Matt Joyce’s Month | The Process Report

Matt Joyce’s Month

Matt Joyce is off to a sluggish start in 2013, exiting Sunday with a .209/.274/.403 slash line. He’s walked eight percent of the time and struck out in another 23 percent of his plate appearances.

It’s an uncharacteristic start for Joyce, who owns a career .252/.340/.461 line with peripherals of 11 percent walks and 22 percent strikeouts.  Of course a streaky month or two here or there is nothing new for Joyce, who, for whatever reason, has found success in May.

Joyce has been at his best in May, as Sternfan, a friend of the site, likes to note. In 206 career plate appearances in the month of May with the Rays, Joyce has a .456 wOBA walking 14 percent of the time while striking out just 16 percent. Most striking is how those numbers stack up against the other months for Joyce in a Rays uniform.

SPLIT PA K% BB% BABIP wOBA
Mays 206 16% 14% 0.386 0.456
Others 1149 22% 11% 0.278 0.330

Although it’s mostly trivial—there’s no real reason for a player to struggle or succeed in one month—it does lend itself to a dim stretch of play from Joyce. In the time since May 2012 Joyce has racked up 352 plate appearances while performing poorly. His hot/cold zone map as it pertains to batting average is not easy on the eyes.

strike-zone

The cold area at the bottom of the strike zone has long been a weak spot for Joyce but most concerning is the large area of indifference in the heart of the strike zone. During this run, nearly 80 percent of the balls Joyce puts in play are to his pull side or straight away center, as he rarely goes the other way.  Most pitchers will work hitters like that away in order to get them to roll over and hit ground balls to the pull side, something Joyce has done 62 percent of time when hitting ground balls.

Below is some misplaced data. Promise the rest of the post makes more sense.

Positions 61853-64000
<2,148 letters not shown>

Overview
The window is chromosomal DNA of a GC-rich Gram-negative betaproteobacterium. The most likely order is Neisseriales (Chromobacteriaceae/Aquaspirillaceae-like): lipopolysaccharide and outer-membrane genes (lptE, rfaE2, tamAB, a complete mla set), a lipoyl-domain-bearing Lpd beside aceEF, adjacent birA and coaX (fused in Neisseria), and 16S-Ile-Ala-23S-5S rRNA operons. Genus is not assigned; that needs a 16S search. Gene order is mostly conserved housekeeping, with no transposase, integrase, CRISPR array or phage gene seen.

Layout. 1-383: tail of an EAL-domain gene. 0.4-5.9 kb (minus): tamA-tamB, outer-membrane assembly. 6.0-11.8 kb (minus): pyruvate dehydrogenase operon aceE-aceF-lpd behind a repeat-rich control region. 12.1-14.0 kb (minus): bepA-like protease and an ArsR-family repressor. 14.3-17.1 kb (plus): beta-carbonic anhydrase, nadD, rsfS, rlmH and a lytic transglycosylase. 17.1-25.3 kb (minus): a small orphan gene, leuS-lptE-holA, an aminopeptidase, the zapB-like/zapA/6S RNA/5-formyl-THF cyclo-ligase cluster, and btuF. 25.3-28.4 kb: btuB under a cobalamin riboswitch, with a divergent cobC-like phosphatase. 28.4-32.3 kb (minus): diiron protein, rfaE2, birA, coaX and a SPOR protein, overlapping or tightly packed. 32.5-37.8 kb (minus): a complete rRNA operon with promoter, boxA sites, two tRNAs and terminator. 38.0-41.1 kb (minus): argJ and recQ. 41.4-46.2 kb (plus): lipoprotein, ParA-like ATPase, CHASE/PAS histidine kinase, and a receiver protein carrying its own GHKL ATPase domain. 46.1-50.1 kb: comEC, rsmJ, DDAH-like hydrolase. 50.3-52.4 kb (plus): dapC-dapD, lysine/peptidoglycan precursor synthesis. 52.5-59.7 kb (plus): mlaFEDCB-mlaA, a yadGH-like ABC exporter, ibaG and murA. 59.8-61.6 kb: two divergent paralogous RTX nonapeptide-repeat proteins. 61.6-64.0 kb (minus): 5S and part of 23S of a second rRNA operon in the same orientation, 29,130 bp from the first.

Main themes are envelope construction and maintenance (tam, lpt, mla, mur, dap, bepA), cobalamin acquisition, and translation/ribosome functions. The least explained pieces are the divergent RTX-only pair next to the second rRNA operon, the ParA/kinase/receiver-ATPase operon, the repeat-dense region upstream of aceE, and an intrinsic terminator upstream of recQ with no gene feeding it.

In the previous months of May, Joyce’s hot/cold zone has a dramatically different look and feel:

MOM

With May forthcoming here’s hoping Joyce can blossom once again. Perhaps this time the bud will stay on the flower in the months thereafter, too. It’ll have to if the Rays want to make noise in 2013.



3 Comments

  1. gabeisaacson wrote:

    Do you have any idea of why this may be? The data is convincing that he hits better in May, but if there’s no reason, isn’t it possible to regress to norms just as easily?

    • It is absolutely possible. He himself has said it is tough to get into a rhythm when he has to sit vs LH which may explain why he is typically a slow starter. Why he has tended to slump back down each summer is still perplexing.

      • gabeisaacson wrote:

        That’s very interesting. Seems like a big give and take.. You’d have to wonder Rays people are aware of this and have tried to solve this very paradox. Thanks for the reply, I’m a huge fan of the site and the podcast with Paul.

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